46 ASD, Strategies to Mitigate Cyber Security Incidents, AU, 2017, available from https://www.cyber.gov.au/acsc/view-all-content/publications/strategies-m... [accessed 23 April 2021].

      47 The purpose of application control is to protect systems and networks from security vulnerabilities in existing applications, and prevent unauthorised applications from running on ICT systems.

      48 To protect ICT systems from known vulnerabilities, the patching applications and operating system strategies require entities to deploy security patches as soon as possible after being identified by vendors, independent third parties, system managers or users.

      49 Misuse of privileged access can lead to significant security compromises, such as the unauthorised disclosure of information, systems or processes becoming unavailable, or financial impropriety. The restricting administrative privileges strategy includes a requirement for administrative privileges to be regularly reviewed, and restricted only to users who need them and are duly authorised.

      50 ASD (n 46).

      51 The remaining mitigation strategies includes the following Essential Eight strategies: user application hardening, configure Microsoft Office macro settings, multi-factor authentication and daily backups.

      52 Department of Finance, Budget Measures, Budget Papers No. 2, 2019-20, p66, available from https://parlinfo.aph.gov.au/, [accessed on 11 May 2021].

      53 Due to the timing of the interim audit work, two entities were excluded from the analysis. These entities were: Future Fund Management Agency and the Australian Office of Financial Management.

      54 Four entities in this report are corporate Commonwealth entities or Commonwealth companies, and are not required to report on compliance with the PSPF. These entities are: Australian Postal Corporation; NDIA; NBN Co; and the Reserve Bank of Australia.

      55 When applications are frequently updated and appropriate security settings applied, it is more difficult for adversaries to exploit any security vulnerabilities they may discover. Disabling unneeded features in Microsoft Office and configuring web browsers to block Flash, Internet advertisements and Java further reduces the risk of malicious content being introduced to entities’ ICT environments.

      56 Effectively configured Microsoft Office macro settings address adversaries’ attempts to create macros that can deny users’ access to sensitive or classified information.

      57 Multi-factor authentication requires users to provide at least two independent methods to gain access to an ICT system. These may include:

      • something a user knows, such as a password;
      • something a user has, such a physical token or software-based certificate; and
      • something unique to the user, such as their fingerprint.

      58 Joint Committee of Public Accounts and Audit, Report 485, Cyber Resilience, available from https://parlinfo.aph.gov.au/parlInfo/download/committees/reportjnt/024465/toc_pdf/Report485CyberResilience.pdf;fileType=application%2Fpdf [accessed on 12 April 2021].

      59 Australian National Audit Office, Reports No.53, Cyber Resilience, available from https://www.anao.gov.au/work/performance-audit/cyber-resilience-2017-18 [accessed on 6 May 2021]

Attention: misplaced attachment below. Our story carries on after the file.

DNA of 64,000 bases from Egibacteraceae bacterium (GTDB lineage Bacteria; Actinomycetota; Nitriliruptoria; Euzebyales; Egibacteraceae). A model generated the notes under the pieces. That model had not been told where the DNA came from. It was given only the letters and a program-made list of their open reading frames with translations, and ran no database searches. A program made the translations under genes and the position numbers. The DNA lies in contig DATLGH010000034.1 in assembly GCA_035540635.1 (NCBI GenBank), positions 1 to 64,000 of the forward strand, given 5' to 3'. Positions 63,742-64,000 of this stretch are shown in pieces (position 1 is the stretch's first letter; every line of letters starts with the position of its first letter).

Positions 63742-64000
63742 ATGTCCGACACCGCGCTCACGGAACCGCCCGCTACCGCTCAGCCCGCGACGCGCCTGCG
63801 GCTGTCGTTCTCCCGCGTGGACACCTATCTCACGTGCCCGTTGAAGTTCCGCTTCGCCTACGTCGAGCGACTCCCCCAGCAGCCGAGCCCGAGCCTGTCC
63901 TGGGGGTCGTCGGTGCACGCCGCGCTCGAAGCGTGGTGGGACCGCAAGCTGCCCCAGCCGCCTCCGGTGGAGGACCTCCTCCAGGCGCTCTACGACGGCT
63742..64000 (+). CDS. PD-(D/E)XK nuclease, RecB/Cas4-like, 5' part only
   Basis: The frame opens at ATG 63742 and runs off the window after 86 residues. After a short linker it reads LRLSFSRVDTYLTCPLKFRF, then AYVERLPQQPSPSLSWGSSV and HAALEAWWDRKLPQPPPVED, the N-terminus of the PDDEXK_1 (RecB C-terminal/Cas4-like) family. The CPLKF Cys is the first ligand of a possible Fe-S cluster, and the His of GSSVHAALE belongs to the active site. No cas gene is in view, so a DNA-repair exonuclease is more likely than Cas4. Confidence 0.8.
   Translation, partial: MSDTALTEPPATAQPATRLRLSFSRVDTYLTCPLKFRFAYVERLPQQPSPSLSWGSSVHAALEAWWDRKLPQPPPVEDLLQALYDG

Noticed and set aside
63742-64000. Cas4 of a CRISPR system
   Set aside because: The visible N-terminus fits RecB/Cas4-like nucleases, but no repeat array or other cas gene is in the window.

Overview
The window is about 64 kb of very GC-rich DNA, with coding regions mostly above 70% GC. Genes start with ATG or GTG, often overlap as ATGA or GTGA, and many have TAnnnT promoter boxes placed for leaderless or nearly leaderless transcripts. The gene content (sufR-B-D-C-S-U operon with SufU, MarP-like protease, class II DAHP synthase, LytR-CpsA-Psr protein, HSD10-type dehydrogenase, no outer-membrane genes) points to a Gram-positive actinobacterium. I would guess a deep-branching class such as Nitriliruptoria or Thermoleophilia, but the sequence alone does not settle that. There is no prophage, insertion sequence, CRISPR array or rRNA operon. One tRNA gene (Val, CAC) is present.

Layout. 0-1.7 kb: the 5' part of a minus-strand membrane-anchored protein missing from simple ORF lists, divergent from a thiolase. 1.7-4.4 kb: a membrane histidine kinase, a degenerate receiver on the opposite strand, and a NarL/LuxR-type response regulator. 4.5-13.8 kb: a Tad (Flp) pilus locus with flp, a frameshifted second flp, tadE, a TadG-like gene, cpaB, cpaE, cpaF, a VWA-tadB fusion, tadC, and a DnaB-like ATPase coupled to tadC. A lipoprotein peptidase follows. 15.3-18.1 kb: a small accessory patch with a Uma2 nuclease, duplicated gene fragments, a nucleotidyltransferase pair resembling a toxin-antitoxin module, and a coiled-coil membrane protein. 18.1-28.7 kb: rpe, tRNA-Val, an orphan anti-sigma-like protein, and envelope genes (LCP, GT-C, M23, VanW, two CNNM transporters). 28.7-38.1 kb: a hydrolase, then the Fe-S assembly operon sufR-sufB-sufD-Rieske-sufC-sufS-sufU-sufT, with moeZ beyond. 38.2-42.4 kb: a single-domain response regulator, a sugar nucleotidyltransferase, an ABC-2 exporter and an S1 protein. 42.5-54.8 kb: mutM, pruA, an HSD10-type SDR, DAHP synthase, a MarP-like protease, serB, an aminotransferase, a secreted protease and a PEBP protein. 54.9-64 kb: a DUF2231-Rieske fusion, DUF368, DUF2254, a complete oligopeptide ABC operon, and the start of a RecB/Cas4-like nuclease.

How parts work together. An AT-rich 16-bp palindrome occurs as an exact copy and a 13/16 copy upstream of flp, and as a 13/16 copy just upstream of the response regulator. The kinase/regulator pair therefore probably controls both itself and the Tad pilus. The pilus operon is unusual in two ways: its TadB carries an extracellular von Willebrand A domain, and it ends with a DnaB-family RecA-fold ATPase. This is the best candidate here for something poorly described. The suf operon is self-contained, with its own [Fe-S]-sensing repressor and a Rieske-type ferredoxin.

60 Australian National Audit Office, Report No.32, Cyber Security Strategies of Non-Corporate Commonwealth Entities, available from https://www.anao.gov.au/work/performance-audit/cyber-security-strategies-non-corporate-commonwealth-entities [accessed 20 April 2021].

      61 At time of compilation, assessments of the control environments of the Departments of: Finance; Social Services; and Veterans Affairs; NDIA; NBN Co; Reserve Bank of Australia; Services Australia and Snowy Hydro Limited were still in progress. Findings raised in the course of the audit have been reflected in this report.

      62 Further details regarding the moderate findings carried over from the previous year are detailed in chapter 3 for the Department of Health and Services Australia.

      63 Further details regarding the moderate findings can be found in chapter 3 for the Departments of: Health and Social Services; NDIA and Services Australia.

      64 ISM control 0430.

      65 Multi-factor authentication uses two or more authentication factors to confirm a user’s identity. This may include: something a user knows, such as a password; something a user has, such as a Universal 2nd factor security key, physical one-time password token or smartcard and something a user is, such as a fingerprint or their facial geometry

      66 ISM control 0421. The previous requirement had been for a minimum of 10 characters with complexity.

      67 ITIL is a framework for designing, implementing, delivering and managing IT services. It was originally developed in the 1990s with the support of the UK Government, and has been widely adopted by public and private sector entities world-wide.

      68 Further details of the audit findings can be found in the Department of Defence and NDIA sections in Chapter 3.

      69 Further details of the audit finding can be found in the Department of Health section in Chapter 3.

      70 Further details of the audit finding can be found in the Department of Defence section in Chapter 3.

      71 As at 12 May 2021 the following appropriation bills had passed both Houses of Parliament but had not yet received Royal Assent: Appropriation Bill (No.3) 2020–2021 and Appropriation Bill (No.4) 2020–2021.

      72 Performance audits have been included in this report where they have tabled prior to 30 April 2021.